Bank Negara Governor offered to resign over Land Deal with 1MDB


June 6, 2018

Bank Negara Governor offered to resign over Land Deal with 1MDB

By Elffie Chew and Anisah Shukry

https://www.bloomberg.com/news/articles/2018-06-05/malaysia-central-bank-governor-is-said-to-have-offered-to-resign

Image result for bnm governor muhammad ibrahim

 

Malaysia’s central bank Governor Muhammad Ibrahim offered to resign from his post two years into his term, according to people familiar with the matter, who declined to be identified because the discussions are confidential.

The move comes less than a month after Prime Minister Mahathir Mohamad won a surprise election victory and his newly installed Finance Minister, Lim Guan Eng, raised questions about the central bank’s purchase of land from the previous administration.

It’s unclear what the government’s response was to his resignation offer. A spokesperson for the central bank declined on Tuesday to comment on whether the governor had offered to resign. An official at the Finance Ministry also declined to comment. Muhammad didn’t respond to several calls and text messages to his mobile phone and office.

Lim said in May that the previous administration of Najib Razak had used money raised from a land sale to the central bank — valued at about $520 million — to pay off some of the debts of 1MDB, the state investment fund that’s been mired in a corruption scandal.

Bank Negara Malaysia has said the purchase was transacted at fair value and complied with all governance requirements and relevant laws.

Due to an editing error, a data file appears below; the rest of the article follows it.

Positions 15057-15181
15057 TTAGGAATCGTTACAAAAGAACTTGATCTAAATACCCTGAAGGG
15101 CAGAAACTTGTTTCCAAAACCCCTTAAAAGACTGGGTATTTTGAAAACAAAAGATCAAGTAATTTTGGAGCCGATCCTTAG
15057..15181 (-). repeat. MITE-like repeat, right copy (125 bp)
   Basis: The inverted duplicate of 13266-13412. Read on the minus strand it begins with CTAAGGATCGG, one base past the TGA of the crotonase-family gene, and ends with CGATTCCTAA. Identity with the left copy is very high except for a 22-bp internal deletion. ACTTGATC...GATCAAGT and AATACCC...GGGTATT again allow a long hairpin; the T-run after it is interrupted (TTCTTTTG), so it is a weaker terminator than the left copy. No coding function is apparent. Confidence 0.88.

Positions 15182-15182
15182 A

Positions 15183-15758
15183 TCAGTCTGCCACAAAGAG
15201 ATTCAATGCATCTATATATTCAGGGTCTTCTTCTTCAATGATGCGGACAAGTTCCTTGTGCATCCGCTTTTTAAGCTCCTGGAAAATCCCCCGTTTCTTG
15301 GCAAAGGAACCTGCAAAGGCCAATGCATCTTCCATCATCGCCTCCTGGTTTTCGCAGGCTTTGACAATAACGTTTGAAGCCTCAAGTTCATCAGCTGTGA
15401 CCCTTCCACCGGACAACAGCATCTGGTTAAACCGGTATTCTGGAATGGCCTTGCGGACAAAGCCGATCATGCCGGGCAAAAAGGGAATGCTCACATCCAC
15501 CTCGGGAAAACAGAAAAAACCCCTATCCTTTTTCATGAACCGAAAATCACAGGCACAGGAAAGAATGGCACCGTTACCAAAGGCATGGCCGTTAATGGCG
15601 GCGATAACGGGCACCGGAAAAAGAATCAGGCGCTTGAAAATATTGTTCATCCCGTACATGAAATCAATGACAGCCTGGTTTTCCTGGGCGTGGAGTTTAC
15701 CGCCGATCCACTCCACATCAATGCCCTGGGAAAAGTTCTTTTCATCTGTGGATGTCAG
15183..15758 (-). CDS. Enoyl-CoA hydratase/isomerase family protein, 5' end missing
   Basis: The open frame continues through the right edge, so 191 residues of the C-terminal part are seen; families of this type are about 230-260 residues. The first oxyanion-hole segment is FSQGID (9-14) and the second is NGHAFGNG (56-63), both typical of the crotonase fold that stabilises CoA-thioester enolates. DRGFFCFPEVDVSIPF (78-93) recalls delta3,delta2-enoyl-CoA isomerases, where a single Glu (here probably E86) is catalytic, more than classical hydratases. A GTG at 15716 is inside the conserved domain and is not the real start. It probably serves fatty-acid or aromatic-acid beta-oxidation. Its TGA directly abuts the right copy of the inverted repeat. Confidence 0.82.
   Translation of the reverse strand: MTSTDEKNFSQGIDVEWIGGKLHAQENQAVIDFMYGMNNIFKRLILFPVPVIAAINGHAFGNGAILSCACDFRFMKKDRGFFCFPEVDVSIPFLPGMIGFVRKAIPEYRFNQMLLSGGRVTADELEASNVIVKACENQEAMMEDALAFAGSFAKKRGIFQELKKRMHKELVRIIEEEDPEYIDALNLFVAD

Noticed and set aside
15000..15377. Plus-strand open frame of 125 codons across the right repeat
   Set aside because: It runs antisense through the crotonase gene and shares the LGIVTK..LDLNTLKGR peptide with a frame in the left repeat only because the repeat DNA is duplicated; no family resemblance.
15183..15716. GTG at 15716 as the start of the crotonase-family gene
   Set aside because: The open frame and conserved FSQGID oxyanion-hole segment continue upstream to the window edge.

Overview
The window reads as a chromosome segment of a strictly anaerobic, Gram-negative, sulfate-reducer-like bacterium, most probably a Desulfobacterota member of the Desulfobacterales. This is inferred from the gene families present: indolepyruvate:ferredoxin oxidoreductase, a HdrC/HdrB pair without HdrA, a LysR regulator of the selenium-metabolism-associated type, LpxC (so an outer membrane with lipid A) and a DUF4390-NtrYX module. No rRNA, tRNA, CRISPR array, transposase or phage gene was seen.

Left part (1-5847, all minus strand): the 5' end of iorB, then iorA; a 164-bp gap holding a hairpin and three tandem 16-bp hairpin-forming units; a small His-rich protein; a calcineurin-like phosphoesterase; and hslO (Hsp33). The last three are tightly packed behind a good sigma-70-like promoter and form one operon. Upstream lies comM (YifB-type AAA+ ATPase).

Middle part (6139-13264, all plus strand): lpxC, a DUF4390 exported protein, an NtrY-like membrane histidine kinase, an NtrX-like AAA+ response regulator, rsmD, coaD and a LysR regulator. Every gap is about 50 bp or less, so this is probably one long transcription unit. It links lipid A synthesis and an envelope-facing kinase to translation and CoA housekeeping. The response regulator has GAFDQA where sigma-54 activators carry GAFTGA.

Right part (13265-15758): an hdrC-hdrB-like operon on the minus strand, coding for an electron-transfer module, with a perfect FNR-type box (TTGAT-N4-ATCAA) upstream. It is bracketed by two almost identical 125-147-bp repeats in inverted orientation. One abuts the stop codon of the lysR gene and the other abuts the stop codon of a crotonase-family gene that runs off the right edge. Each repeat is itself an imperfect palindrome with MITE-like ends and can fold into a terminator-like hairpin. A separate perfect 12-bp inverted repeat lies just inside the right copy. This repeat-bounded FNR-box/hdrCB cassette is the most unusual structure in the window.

The ringgit erased earlier gains to trade little changed at 3.9730 per dollar after the report, while the benchmark stock index pared earlier losses of as much as 0.4 percent to close steady at 1,755.14.

Ongoing Investigation

“It is still part of the ongoing investigation into the previous government’s alleged corruption,” Andy Ji, Asian currency strategist at Commonwealth Bank of Australia in Singapore, said by phone. “At this stage, it is hard to see the development would lead to a change to monetary policy stance.”

Muhammad was promoted to lead the central bank for a five-year term in May 2016 when Zeti Akhtar Aziz — who was appointed by Mahathir — stepped down after 16 years of leadership. He had risen through the ranks of the central bank since joining it in 1984 and was endorsed by Zeti when she left as a successor able to provide policy stability.

Born in 1960 and with a master’s degree from Harvard University, Muhammad has had to navigate volatile financial markets since he took the helm at Bank Negara Malaysia. He cut interest rates in a surprise move shortly after taking office and implemented curbs on some foreign-exchange trading that has drawn criticism from currency traders.

The economy has rebounded since then, with the currency among the top performers in emerging markets globally this year.

— With assistance by Pooi Koon Chong, and Y-Sing Liau

8 thoughts on “Bank Negara Governor offered to resign over Land Deal with 1MDB

  1. MO1 poisoned the careers (and perhaps even values) of many people he came into contact with, like some kind of deadly toxin.